Many years ago, perhaps up to 2012, many were still buying properties. More often than not, it’s solely for the purpose of flipping. Everyone thought earning money was easy. In the beginning it was really quite easy. All it needed was some courage to sign and take the risk. This was also encouraged by the Developer Interest Bearing Scheme (DIBS) where one pays next to nothing to secure a unit. As soon it was completed, one would sell for huge profits. My colleague’s friend sold her unit as soon as she got her keys to a condo in Penang for RM40,000 profit. It was unheard of!
It did not end there, the profit from the same project reached RM70,000 for those who sold a few months later and the property craze started in Penang in 2009. Queues for new projects stretched into hundreds of meters and some even paid RM1,000 for people to queue on behalf days before the actual launching. Prices spiralled up and everyone thought the party would never stop. In Penang, condos that were selling for RM229,000 became RM400,000 within 12 months of completion. I heard in KL, the number was even more higher for hotspots.
Then, Bank Negara Malaysia stopped the music. It made DIBS illegal. Everyone said that this will ‘kill’ the market. It did, sort of, together with a host of many other cooling measures including the most effective one in my opinion; Real Properties Gains Tax (RPGT). The market’s overall transaction numbers went down. So, what happened to those who bought at the tail end before DIBS was made illegal? Those who harboured the hopes of flipping? Their units have been completed and are now entering the market. If they are able to hold, they are still holding on. If they could not, the prices would go down and worst case scenario, even lower than what they paid for.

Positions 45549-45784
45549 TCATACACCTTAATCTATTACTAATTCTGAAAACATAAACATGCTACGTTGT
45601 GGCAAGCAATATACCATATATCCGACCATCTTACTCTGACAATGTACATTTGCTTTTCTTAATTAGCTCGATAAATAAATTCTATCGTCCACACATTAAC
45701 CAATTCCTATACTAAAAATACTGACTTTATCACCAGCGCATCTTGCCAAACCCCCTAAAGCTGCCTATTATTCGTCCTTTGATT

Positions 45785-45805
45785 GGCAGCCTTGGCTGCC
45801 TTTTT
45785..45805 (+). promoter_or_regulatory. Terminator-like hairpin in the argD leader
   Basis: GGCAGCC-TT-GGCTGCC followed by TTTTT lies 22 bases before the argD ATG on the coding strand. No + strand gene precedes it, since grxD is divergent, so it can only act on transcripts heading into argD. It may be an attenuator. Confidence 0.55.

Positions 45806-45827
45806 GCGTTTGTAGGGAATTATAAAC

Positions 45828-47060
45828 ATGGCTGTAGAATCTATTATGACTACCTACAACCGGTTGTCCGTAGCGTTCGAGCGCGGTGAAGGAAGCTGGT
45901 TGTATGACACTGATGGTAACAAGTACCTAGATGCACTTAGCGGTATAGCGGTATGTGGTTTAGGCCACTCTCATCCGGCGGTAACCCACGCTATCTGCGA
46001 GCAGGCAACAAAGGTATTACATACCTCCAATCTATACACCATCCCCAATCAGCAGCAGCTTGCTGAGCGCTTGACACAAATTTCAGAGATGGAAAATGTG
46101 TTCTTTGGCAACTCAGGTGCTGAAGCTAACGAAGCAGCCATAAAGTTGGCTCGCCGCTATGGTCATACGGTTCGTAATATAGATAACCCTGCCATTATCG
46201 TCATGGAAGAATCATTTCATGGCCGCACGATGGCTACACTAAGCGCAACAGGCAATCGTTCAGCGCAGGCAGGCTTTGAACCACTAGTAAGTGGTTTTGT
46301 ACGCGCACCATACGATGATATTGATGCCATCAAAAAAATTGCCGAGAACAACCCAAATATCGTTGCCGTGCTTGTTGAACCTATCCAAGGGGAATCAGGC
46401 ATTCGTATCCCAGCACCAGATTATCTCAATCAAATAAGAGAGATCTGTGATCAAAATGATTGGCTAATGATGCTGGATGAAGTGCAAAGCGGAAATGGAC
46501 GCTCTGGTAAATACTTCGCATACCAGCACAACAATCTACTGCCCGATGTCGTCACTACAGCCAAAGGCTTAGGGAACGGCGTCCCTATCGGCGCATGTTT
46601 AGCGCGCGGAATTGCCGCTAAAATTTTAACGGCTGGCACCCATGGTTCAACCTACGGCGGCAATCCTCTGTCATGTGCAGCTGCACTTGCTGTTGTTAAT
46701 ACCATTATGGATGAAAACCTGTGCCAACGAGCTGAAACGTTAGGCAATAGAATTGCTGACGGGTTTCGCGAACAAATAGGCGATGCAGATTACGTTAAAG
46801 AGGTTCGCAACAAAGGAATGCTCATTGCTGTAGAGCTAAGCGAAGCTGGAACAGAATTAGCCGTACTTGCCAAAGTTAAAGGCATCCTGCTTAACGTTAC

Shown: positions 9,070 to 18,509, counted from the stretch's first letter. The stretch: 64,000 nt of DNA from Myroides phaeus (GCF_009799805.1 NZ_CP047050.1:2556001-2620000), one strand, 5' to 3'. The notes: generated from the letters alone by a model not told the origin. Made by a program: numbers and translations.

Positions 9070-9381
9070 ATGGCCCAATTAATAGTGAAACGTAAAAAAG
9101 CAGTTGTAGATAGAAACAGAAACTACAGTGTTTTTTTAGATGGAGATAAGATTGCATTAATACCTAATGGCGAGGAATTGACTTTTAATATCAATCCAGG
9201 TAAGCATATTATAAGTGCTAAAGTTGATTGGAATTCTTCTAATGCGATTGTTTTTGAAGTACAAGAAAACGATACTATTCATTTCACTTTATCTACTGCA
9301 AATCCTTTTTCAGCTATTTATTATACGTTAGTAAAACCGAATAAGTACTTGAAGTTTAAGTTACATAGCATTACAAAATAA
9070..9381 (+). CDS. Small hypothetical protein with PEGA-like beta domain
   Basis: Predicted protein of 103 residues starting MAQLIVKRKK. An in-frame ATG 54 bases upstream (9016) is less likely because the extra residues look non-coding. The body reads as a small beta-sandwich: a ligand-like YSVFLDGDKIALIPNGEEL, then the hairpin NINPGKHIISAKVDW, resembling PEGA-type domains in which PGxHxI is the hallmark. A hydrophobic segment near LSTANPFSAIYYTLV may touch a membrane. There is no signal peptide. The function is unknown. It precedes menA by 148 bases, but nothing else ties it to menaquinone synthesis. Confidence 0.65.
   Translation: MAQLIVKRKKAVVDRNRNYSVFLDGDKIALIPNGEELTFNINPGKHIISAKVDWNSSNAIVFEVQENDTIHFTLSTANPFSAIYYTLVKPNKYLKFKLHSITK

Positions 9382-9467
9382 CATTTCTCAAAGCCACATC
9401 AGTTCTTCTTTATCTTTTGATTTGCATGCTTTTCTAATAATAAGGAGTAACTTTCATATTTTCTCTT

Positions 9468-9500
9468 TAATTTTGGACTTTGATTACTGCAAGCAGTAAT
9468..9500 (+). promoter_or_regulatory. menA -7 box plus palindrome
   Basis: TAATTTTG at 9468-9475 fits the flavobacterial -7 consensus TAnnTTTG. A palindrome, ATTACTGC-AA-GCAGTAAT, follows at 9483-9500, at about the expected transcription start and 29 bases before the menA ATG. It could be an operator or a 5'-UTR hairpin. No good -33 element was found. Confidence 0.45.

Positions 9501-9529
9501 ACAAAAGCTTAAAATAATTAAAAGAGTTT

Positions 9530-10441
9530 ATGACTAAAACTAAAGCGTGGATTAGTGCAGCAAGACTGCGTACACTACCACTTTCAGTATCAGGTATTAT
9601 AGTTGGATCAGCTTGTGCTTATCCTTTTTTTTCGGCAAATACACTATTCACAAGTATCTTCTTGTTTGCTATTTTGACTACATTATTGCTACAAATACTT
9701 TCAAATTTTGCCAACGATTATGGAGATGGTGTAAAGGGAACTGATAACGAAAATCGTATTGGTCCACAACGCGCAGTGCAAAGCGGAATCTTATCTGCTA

Renting it out within the first 12 months for a good price is virtually impossible and some may not want to lock down their units for 12 months at a low rent. The crazy good old days of flipping is over. Based on the current prices in the market which I seriously think is very high for that few hotspots, it will not be going up any higher. Nope, that new mall is not going to help you. Property prices are all about affordability, demand and supply. When majority could not afford, demand stops until the supply of affordable ones come back. OR if the supply in the hotspots remain too highly priced, people would be forced to buy in secondary areas of today. The affordability factor kicks in. What this meant is that we should stop thinking about flipping but start thinking about investing. Work harder in your job, invest with a longer time frame. Property investment will always be a good one when we think and act objectively. Happy investing.
written on 30 June 2015
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